For more detailled information or troubleshooting have a look at the README and the code hosted at GitHub.
To summarize the prerequisites again, we need:
- Control over a domain
- A server (preferrably with a static IP)
- A client (for example your computer)
I used an Ubuntu 18 server and Kali Linux 2019.1 as client. As mentioned above, the version of Iodine we are going to compile is from commit
Let’s clone Iodine, make and install it:
git clone https://github.com/yarrick/iodine.git make make install
Which gives us the executables
iodined will be our server component,
iodine our client component.
iodined -v and
iodine -v to check your versions.
DNS zone setup
We will have to create two records in our zone. A NS record and an A record pointing to our server.
Name | Type | Value ---------------------------------------------------- x.<domain>.<tld>. | NS | xns.<domain>.<tld>. xns.<domain>.<tld>. | A | <server ip>
<domain> is the domain we control,
<server ip> is the IP of the server where we will run
You can name your subdomain as you like, but remember to keep it as short as possible.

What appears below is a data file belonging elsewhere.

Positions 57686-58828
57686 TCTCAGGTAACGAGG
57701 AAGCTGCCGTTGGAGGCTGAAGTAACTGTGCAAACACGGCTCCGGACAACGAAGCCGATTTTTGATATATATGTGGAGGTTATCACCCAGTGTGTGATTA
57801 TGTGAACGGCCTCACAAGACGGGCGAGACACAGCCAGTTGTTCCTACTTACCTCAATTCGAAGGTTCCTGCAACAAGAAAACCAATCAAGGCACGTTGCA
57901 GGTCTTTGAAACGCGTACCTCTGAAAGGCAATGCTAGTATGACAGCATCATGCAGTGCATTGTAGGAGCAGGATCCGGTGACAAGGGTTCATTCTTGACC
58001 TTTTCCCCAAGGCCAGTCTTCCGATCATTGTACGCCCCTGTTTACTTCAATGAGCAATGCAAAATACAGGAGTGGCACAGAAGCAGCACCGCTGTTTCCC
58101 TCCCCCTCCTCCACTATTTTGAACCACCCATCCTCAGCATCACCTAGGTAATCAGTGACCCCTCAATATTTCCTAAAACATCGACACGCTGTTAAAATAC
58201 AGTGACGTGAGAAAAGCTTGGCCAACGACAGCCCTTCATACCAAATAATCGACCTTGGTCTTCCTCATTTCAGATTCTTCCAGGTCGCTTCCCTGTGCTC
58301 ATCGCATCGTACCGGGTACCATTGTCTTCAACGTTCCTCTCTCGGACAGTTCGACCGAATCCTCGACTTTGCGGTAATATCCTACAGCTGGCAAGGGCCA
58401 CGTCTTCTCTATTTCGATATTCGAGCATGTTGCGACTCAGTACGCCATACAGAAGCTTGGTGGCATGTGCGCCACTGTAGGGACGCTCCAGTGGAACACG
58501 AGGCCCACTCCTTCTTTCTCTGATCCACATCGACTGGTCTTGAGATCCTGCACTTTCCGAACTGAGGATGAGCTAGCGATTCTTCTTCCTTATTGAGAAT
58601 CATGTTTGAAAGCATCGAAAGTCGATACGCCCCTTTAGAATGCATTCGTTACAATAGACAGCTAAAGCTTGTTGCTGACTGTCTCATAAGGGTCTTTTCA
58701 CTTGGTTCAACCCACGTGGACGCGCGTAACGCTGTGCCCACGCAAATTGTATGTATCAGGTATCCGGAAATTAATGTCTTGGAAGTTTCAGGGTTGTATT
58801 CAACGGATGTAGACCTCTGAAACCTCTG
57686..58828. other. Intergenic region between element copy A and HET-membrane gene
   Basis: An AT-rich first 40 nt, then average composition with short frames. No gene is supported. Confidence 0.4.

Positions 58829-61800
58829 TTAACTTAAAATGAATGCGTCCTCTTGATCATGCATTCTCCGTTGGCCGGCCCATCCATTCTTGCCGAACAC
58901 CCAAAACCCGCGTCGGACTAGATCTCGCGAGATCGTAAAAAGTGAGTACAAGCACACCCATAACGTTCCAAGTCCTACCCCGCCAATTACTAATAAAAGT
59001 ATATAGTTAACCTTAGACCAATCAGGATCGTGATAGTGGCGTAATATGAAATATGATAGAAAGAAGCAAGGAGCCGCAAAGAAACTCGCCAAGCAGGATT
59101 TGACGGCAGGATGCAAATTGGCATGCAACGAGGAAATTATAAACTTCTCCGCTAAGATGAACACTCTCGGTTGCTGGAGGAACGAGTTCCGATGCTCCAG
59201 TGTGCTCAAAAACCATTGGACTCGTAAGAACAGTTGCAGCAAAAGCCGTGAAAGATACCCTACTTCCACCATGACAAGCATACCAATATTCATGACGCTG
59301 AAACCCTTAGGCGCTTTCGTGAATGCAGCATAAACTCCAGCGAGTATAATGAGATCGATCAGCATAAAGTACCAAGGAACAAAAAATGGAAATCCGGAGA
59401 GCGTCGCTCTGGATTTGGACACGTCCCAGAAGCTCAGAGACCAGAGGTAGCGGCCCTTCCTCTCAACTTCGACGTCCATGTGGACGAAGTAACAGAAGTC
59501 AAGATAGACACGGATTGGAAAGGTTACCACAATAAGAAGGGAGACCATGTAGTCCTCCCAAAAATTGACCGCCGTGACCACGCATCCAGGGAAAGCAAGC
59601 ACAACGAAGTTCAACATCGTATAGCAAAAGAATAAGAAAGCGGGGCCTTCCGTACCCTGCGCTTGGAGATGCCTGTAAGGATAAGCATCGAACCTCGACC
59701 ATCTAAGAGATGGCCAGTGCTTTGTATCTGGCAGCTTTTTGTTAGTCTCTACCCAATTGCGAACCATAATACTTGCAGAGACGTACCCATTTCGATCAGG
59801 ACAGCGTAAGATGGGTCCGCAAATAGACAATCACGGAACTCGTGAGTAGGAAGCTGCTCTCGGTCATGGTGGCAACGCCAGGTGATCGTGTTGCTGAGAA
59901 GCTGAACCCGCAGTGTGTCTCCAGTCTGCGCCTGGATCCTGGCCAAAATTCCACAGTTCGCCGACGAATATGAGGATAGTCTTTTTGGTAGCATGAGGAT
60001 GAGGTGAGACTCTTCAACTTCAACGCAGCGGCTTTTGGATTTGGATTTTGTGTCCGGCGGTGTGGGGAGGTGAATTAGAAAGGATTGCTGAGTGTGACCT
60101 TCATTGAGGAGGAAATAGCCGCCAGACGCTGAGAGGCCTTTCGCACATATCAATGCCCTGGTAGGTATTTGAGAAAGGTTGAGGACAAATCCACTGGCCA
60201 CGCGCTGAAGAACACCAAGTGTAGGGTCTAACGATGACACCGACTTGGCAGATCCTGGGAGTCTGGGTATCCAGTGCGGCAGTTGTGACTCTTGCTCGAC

At this point we should have a fresh server install and on it the Iodine version we’ve built above. Also, inbound ports for SSH (TCP 22) and DNS (UDP 53) should be open.
Let’s ssh into the server and start iodined.
ssh -i key.pem user@host sudo iodined -f <tunnel ip> x.<domain>.<tld> Enter password: xxxx Opened dns0 Setting IP of dns0 to 10.10.10.1 Setting MTU of dns0 to 1130 Opened IPv4 UDP socket Opened IPv6 UDP socket Listening to dns for domain x.<domain>.<tld>
-f will keep it running in the foreground. For the tunnel IP, specify an internal IP you want to use. I chose 10.10.10.1.
After starting iodined, you should be asked to set a password. Enter it and remember it for later when starting the client.
If you like, you can now test your server setup via the troubleshooting tool provided by kyro.se.
Let’s head over to our client machine and startup
iodine -f -P <password> x.<domain>.<tld>
For now, let’s keep all the options at their default setting, and only specify the password with
-P. However, if you’re testing in an environment where “anything goes”, you may want to specify
-r to make sure to use DNS tunneling over raw UDP tunneling (otherwise Iodine will try to detect if this is possible and switch over).